Now imagine that you're the parent. And imagine that you've had a phone call from the continence service. It has been decided that, from now on, no child will be issued with more than four pads per day. Never mind the fact that one child has been assessed as needing five pads, and the other six. Never mind the fact that the needs have not changed, from now on, a maximum of four pads per day will be issued.
Which of the first child's pad changes will you decide to skip? Do you leave the child in the ammoniacal overnight pad, because although it is distinctly whiffy, it isn't actually fully soaked? Do you leave the child in the soiled pad, because the child has not had that morning wee yet?
How about the second child? Do you tell them that from now on, they can no longer use a smaller pad inside their knickers, and instead must go back into nappies, because these will hold more dribble, so will not leak through if left unchanged between caths, despite being damp? What does that do for self-esteem?
Ladies, imagine not being able to change a sanitary towel because each one should last six hours. Or perhaps imagine not being able to throw away a tissue, because although you have blown your nose on it, there's a corner which is still free from snot and which you should use next time.
Oh, and then, whilst you're still trying to work out how it is OK to decide not to meet an assessed need any more, imagine that the new system will mean these pads will be delivered. Good news, perhaps; it's certainly a pain having to go to the health centre every month to collect them. Well yes, that would be good news. Except that under the new system, you'll be expected to make a phone call every twelve weeks to reorder the pads which will not be enough to last those twelve weeks. And then, oh and then, you'll have to find storage space for three months' worth of incontinence pads. Two children - that means the equivalent of six months' worth of incontinence pads - adult-sized nappies. 14 pads to a bag, 4 per day = 28 per week = 24 bags per child every delivery. 48 bags of pads. Plus the extra bags we'll now have to buy privately. And the extra extra bags we will have to buy to cover the times I miss the cut off date to reorder, because life tends to get in the way of remembering to make a phone call every twelve weeks.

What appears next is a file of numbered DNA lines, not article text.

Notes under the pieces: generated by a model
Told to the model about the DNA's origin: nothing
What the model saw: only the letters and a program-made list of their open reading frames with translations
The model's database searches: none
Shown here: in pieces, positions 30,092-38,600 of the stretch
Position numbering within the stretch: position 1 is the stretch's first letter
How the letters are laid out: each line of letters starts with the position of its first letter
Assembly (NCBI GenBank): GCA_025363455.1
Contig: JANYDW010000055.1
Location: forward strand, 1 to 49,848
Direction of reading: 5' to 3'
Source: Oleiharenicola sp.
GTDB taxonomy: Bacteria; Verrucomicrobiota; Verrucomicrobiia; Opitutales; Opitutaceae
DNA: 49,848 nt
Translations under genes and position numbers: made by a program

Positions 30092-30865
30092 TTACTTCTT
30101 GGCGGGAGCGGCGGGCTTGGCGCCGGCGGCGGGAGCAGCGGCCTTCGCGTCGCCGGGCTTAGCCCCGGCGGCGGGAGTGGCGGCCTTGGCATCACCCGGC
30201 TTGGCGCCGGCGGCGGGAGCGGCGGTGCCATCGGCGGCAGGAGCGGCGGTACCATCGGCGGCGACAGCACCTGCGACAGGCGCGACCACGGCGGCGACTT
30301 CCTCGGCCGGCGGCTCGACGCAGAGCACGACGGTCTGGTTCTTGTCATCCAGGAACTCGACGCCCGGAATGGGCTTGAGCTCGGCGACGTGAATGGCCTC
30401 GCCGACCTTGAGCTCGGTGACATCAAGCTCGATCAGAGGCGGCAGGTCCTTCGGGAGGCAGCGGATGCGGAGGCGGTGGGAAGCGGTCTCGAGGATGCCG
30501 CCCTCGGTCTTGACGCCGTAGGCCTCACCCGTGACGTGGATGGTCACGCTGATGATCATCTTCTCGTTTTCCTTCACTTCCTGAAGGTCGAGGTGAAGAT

Now imagine someone has phoned to tell you all this at exactly the same time as the school bus has delivered two girls to the doorstep. And imagine being told "I don't like your tone, you're very hostile." when you ask who made this decision and how exactly they expect you to a) manage without the pads they know you need and b) where you're supposed to store them.
Imagine all that, and imagine that several days later you're still waiting for the post to deliver the promised full details of when this is going to happen, who decided it was going to happen (since apparently the continence service have had nothing to do with this decision), and the information on who to complain to and how. Imagine that, and imagine scrubbing the faeces from your fingernails after cleaning a commode this evening. And then you'll be pretty much where I am at the moment.